Objective A randomized trial compared the time course and differential predictors of symptom improvement in two treatments for depression. Method Forty-nine adults (84% female) who were not taking antidepressant medications and met diagnostic criteria for major depressive disorder or dysthymia were randomly assigned either to cognitive-behavioral therapy (CBT) or self-system therapy (SST), a treatment that targets problems in self-regulation, the ongoing process of evaluating progress toward personal goals. Self-regulatory variables (promotion and prevention focus, and goal disengagement and reengagement) were assessed as potential moderators of efficacy. At intake, most participants reported depression in the moderate to severe range and had histories of recurrent episodes and previous treatment attempts. Self-reported symptoms of depression and anxiety were assessed at each therapy session. Multilevel modeling was used to examine (1) differences in change associated with the treatment conditions, and (2) moderation of treatment efficacy by pre-treatment measures of self-regulatory deficits. Results Both treatments were effective and did not show differences in the magnitude or rate of symptom change or in drop-out rates, suggesting that CBT and SST were equally effective in improving depression and anxiety. Patients with self-regulatory deficits, however, showed greater improvement in depressive symptoms with SST. Specifically, patients with low promotion focus and low goal reengagement responded better to SST, while patients with high prevention focus responded better to CBT. Conclusions Overall, these results corroborate previous research suggesting that SST is a viable short-term treatment for depression that is particularly effective in helping patients compensate for self-regulatory deficits. PMID:25867448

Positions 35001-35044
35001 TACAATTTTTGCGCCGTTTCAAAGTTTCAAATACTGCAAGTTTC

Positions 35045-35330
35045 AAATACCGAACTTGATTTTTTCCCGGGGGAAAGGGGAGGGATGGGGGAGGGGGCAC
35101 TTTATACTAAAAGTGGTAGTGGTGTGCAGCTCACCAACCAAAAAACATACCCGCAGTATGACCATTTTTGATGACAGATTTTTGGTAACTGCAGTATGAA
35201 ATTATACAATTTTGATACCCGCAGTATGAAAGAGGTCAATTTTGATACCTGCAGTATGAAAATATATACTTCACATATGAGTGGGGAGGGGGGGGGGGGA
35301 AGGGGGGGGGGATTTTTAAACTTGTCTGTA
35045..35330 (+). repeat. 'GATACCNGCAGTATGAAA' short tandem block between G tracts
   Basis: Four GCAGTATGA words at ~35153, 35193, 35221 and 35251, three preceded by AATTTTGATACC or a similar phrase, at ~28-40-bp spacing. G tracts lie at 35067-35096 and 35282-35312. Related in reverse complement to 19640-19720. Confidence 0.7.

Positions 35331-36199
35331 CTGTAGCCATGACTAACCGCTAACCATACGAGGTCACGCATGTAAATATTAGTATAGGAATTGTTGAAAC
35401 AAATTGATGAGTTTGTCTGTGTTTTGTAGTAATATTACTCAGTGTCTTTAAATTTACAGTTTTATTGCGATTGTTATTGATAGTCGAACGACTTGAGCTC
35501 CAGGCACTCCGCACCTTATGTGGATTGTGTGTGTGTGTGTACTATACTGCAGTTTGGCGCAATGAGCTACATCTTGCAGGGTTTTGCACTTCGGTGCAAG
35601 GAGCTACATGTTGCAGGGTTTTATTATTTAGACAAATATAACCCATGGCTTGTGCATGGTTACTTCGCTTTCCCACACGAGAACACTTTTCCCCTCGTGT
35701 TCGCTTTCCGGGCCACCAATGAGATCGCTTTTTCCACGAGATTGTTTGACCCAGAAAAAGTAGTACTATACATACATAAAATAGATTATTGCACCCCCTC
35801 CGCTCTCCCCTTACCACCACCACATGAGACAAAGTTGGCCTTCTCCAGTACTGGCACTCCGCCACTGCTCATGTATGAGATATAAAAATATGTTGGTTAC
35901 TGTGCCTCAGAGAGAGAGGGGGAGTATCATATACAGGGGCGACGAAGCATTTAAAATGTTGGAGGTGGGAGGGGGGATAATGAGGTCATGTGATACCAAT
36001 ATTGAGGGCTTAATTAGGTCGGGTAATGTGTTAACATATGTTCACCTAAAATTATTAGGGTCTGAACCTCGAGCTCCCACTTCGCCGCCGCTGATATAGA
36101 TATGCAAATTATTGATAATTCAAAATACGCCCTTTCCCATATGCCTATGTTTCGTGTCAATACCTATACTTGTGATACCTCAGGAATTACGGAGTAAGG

8. Current strategies for improving access and adherence to antiretroviral therapies in resource-limited settings